• If w = 3, then n/w is a fraction

      • The length of each portion is 14/3 = 4.66667

      • Each portion should have 4.66667 values from the original time series

Dept. of Computing Science, University of Aberdeen


Creating paa 3 l.jpg

Creating PAA (3)

  • We use the following scheme to achieve 4.6667 values in each portion

  • The following is the list of indexes of the 14 values in a input series

    1 2 3 4 5 6 7 8 9 10 11 12 13 14

  • The first portion will have values at 1, 2, 3, and 4

  • We need 0.6667 more to complete this portion

  • We achieve this by inserting 0.6667 times the 5th value

  • The remaining 0.3333 times the 5th value is inserted into the second portion

Dept. of Computing Science, University of Aberdeen


Creating paa 4 l.jpg

Creating PAA (4)

  • Using the above scheme our three lists are

    • 4.2, 9.2, 14.8, 15 and 0.6667*17

    • 0.3333*17, 18, 19.7, 20, 20.8, 0.3333*21.3

    • 0.6667*21.3, 21.6, 20.6, 16.9, 12.8

  • (Note: here we have shown the values from the un-normalized input series)

  • Each of the above sublists have equal portions from the input series

  • Next for each of the sublists compute the average (mean)

  • In our case, three sublists will each have an average value

  • PAA is simply a vector of these average values

    • {avg1, avg2, avg3}

    • {-0.9338,0.53135,0.34767} for our example (using normalized values)

Dept. of Computing Science, University of Aberdeen


Properties of paa l.jpg

Properties of PAA

  • PAA is simple to compute (as can be seen from the previous slides)

  • Achieves dimensionality reduction

    • From 14 values our input series is reduced to 3 values

  • Any similarities computed on the PAA will be true on input series as well

    • Lower bounding distance

    • Very useful property for a structural representation

    • Allows data analysis to be performed on the approximate representation rather than the original series

Dept. of Computing Science, University of Aberdeen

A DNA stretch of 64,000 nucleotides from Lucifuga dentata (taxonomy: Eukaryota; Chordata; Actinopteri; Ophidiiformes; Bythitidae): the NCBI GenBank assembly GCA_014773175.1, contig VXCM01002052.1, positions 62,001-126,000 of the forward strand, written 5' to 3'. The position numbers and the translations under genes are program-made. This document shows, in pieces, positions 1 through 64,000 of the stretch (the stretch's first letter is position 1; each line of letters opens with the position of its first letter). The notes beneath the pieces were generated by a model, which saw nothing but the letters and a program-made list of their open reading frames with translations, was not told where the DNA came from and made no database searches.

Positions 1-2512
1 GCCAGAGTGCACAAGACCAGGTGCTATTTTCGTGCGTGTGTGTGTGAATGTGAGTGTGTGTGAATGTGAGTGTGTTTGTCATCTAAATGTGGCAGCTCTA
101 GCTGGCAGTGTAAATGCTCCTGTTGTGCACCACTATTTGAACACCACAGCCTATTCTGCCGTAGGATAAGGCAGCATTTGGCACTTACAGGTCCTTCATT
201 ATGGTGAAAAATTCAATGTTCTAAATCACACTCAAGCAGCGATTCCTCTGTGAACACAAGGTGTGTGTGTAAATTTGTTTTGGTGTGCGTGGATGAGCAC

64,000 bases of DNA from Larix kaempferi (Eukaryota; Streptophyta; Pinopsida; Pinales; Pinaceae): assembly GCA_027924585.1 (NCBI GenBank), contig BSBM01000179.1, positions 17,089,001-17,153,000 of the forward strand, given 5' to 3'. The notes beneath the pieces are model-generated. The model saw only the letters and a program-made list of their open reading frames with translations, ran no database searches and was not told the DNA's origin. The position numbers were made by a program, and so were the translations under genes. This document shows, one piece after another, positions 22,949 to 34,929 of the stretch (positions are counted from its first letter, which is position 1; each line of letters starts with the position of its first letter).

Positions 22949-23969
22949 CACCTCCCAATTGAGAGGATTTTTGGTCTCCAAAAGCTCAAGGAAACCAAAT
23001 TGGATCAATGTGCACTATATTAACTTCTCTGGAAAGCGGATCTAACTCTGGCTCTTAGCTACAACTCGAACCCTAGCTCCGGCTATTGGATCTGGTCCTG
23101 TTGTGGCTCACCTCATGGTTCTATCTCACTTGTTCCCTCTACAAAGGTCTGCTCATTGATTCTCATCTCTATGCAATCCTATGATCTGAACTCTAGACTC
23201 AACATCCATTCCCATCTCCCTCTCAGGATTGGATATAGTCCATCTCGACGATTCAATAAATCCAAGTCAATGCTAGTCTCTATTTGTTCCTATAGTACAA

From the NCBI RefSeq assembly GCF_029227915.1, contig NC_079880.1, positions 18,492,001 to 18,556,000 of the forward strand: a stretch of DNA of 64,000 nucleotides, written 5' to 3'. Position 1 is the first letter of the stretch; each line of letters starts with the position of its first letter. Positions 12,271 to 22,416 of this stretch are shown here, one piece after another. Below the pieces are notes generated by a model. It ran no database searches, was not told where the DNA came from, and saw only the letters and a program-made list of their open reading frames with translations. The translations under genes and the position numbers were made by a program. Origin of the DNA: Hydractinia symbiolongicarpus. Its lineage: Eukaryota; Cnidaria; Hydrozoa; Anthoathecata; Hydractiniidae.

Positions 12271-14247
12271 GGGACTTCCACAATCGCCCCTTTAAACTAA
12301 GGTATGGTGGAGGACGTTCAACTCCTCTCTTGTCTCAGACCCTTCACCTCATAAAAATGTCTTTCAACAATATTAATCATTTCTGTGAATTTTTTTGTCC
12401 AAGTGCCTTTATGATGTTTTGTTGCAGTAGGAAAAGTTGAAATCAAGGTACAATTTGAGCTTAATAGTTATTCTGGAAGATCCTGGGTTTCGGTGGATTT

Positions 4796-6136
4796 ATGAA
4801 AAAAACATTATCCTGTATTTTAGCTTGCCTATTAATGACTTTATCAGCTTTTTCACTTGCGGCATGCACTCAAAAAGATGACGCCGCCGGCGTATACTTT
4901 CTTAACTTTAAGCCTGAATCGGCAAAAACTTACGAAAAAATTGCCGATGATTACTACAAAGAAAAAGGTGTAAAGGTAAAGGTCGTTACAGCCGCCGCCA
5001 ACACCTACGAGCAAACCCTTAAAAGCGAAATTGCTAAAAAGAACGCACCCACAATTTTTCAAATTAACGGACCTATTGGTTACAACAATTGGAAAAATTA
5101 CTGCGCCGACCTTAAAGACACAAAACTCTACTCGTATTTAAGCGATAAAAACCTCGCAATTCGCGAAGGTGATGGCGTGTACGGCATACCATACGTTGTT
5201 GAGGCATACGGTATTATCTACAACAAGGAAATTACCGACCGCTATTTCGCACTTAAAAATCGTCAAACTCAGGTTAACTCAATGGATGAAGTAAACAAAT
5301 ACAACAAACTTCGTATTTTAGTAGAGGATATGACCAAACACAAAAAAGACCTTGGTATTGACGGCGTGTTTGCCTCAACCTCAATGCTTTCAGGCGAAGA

Symbol mapping l.jpg

Symbol Mapping

  • In this step, each average value from the PAA vector is replaced by a symbol from an alphabet

  • An alphabet size, a of 5 to 8 is recommended

    • a,b,c,d,e

    • a,b,c,d,e,f

    • a,b,c,d,e,f,g

    • a,b,c,d,e,f,g,h

  • Given an average value we need a symbol

  • This is achieved by using the normal distribution from statistics

    • Because our input series is normalized we can use normal distribution as the data model

    • We divide the area under the normal distribution into ‘a’ equal sized areas where a is the alphabet size

    • Each such area is bounded by breakpoints

Dept. of Computing Science, University of Aberdeen


Symbol mapping breakpoints l.jpg

Symbol mapping - breakpoints

  • Breakpoints for different alphabet sizes can be structured as a lookup table

  • When a=3

    • Average values below -0.43 are replaced by ‘A’

    • Average values between -0.43 and 0.43 are replaced by ‘B’

    • Average values above 0.43 are replaced by ‘C’

  • Using this table, SAX for our input series is ‘ADD’

Dept. of Computing Science, University of Aberdeen


Sax computation in pictures l.jpg

c

c

c

b

b

b

a

a

-

-

0

0

40

60

80

100

120

20

SAX Computation – in pictures

C

C

0

20

40

60

80

100

120

This slide taken from Eamonn’s Tutorial on SAX

baabccbc

Dept. of Computing Science, University of Aberdeen


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Data Analysis using SAX

  • A general approach is to convert time series into SAX

  • Use SAX representations to train Markov models (details not here) on normal data

    • The model captures the probabilities of normal patterns

  • The trained models are then used to test incoming data for known and unknown patterns

Dept. of Computing Science, University of Aberdeen


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Visualization using SAX

Mark Frequencies

  • Given a SAX representation

    • count the frequencies of patterns (substrings) of required length and

    • use them to color code a mosaic for visualizing time series

  • For example, given ‘baabccbc’ as the SAX representation

    • We calculate the frequencies of substrings of length 1 and represent them in a mosaic

  • Visualizations for substrings of length>1 are possible (please refer to the SAX site)

Normalize

Color code cells

Dept. of Computing Science, University of Aberdeen


Summary l.jpg

Summary

  • Structural representations help in understanding time series through

    • Data analysis + Visualization

  • SAX is claimed to be a landmark representation of time series

    • Symbolic and therefore allows use of discrete data structures and their corresponding algorithms for analysis

    • Also helps with visualization

Dept. of Computing Science, University of Aberdeen